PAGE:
While times are strange, there are so many simple things we can do to make them less so. And remember – nobody is single-handedly responsible for their organization’s culture. It’s a living thing. Turn some of these ideas over to people or groups within your business and let them get involved setting exercise challenges or virtual Friday night office drinks.
Most importantly – stay home, stay safe, and wash your hands.
Director of Creative and Strategy - Havas People North America
Recently, there was a short article in the Wall Street Journal regarding the monitoring, tracking and data-mining companies are doing with their employees. It’s a natural response to be alarmed, but in my humble opinion this isn’t anything new. The tools to collect employee data and Large Company Corp’s ability to interpret that data have evolved, but the act of making sure your employees are using their time on the clock effectively, efficiently collaborating, and/or not breaking the law has been happening for a long time.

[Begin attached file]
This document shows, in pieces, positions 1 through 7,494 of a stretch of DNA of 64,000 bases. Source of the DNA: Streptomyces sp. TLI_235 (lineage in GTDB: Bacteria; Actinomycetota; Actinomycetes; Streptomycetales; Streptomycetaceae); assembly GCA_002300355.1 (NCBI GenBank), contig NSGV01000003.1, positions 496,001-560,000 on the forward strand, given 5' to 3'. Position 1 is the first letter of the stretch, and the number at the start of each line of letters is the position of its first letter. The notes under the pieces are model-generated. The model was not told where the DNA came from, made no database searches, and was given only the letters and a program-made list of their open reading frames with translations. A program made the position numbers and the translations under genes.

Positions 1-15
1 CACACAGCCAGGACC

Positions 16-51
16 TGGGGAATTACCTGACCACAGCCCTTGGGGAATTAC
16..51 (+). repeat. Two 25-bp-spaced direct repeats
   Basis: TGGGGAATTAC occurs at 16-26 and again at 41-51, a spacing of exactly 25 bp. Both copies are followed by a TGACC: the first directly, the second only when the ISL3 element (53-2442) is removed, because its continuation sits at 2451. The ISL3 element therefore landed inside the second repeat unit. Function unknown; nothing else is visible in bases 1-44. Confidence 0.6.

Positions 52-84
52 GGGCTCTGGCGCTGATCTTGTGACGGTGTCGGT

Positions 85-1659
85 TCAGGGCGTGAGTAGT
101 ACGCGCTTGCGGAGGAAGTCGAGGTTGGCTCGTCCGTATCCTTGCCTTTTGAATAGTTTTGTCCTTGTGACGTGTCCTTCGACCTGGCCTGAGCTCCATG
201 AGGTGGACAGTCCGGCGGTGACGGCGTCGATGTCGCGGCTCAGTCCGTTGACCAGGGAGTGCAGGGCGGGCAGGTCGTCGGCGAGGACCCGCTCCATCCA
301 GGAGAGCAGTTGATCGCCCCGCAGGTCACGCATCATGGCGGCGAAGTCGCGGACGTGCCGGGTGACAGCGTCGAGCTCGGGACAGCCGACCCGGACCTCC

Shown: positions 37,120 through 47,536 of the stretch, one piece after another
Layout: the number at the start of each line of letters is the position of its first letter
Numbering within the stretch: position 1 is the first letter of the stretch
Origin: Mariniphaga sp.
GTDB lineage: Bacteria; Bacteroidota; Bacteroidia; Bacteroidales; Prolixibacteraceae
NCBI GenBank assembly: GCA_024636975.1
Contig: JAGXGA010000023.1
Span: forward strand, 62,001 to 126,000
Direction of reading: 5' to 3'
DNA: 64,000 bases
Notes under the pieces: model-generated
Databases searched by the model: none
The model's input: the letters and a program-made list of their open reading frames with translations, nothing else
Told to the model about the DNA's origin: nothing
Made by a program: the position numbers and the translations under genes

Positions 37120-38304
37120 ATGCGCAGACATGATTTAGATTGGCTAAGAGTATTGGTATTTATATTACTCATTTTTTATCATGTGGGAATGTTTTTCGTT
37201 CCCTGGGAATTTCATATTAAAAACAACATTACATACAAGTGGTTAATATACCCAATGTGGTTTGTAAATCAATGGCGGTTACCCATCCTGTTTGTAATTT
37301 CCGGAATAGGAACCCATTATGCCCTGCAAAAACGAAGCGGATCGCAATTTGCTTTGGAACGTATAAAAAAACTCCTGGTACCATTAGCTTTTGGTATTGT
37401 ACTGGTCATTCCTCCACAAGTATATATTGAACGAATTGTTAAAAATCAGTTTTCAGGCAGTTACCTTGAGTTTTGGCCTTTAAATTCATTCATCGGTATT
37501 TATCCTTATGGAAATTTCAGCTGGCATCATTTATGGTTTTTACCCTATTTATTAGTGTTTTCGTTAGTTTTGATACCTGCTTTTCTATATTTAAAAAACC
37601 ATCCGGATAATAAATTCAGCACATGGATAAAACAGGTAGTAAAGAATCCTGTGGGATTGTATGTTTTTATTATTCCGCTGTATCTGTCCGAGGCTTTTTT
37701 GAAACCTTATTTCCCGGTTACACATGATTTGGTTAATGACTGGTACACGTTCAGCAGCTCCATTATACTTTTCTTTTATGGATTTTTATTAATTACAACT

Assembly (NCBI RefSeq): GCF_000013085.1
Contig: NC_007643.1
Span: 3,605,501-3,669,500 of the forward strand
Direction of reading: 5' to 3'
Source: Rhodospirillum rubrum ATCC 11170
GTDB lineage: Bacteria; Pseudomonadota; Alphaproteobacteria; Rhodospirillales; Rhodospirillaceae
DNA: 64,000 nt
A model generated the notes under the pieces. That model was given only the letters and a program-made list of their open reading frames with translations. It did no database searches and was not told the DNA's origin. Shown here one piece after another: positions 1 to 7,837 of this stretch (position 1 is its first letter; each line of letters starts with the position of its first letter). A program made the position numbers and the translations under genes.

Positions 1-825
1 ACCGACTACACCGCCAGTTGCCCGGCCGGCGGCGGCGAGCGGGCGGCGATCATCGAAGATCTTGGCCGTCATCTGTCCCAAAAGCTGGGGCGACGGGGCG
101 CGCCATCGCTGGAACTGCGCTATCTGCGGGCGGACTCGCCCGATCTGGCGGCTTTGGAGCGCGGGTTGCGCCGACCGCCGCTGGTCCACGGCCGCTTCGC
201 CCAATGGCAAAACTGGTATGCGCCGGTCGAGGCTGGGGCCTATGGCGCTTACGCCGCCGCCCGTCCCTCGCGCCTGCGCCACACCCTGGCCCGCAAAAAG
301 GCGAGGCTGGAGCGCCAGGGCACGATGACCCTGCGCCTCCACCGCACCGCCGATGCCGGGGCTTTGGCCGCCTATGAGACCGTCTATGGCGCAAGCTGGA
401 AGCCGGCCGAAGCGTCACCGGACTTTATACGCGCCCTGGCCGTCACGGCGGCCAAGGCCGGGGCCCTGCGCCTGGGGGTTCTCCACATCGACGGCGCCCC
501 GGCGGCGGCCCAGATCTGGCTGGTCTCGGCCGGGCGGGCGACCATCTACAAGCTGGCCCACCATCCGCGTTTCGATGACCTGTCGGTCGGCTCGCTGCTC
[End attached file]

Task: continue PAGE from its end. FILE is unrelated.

Stoking some nervousness around the potential police-state you’re working in makes for a great story and cute animation, but there is another way to interpret organizations having all this data that errs much more on the positive side. One that relates to our thoughts around the ‘Consumerization of the Employee Experience.’ The move by companies to treat their employees (and their data) with the same intent as brands do. Personalizing, customizing and aligning the working experience to the individual’s expectations (stated or unstated).
Interestingly, there was a recent post on the app, Fishbowl, about a similar situation where IT flagged to a manager that their newest hire was actively searching for jobs a month into their new role and on company time - the manager was looking for advice on how to broach this with their employee. Not surprisingly a large number of comments on this post were about the IT team’s actions (most employers make it quite clear that they are monitoring you and make you sign a contract in acknowledgement - IT is just doing their job). But there were also a handful of comments directed to the manager trying to understand what may have caused the employee’s unhappiness in their new role, asking why they wouldn’t use this information from IT to turn what might be a negative experience into a positive one.